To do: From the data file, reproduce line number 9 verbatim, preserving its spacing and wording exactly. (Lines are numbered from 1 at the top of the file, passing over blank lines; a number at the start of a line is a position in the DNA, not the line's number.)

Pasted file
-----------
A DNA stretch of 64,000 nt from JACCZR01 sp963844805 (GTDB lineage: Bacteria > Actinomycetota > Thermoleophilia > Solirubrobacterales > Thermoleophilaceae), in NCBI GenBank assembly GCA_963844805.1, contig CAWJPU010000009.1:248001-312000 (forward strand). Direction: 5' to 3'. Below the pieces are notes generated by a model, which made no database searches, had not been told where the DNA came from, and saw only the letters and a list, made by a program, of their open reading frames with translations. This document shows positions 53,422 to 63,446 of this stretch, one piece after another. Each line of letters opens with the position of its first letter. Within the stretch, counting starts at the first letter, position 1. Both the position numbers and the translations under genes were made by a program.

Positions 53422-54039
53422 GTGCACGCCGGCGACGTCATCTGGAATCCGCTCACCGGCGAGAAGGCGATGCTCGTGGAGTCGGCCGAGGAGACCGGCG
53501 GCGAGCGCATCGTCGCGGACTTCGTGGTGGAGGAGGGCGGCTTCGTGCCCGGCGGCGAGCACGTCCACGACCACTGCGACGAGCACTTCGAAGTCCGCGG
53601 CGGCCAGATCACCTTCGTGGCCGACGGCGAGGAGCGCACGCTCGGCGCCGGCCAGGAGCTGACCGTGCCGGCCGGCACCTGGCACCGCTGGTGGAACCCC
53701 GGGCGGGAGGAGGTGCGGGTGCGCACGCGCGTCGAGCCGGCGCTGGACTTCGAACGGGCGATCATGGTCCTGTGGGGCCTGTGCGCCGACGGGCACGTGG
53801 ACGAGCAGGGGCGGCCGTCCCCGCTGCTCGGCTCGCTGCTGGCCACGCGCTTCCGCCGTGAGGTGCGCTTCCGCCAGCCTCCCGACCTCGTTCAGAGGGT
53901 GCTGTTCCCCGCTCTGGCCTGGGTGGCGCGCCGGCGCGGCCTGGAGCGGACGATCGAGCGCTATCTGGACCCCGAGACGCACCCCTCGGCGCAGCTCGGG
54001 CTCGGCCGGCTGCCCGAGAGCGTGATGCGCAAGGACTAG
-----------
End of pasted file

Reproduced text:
54001 CTCGGCCGGCTGCCCGAGAGCGTGATGCGCAAGGACTAG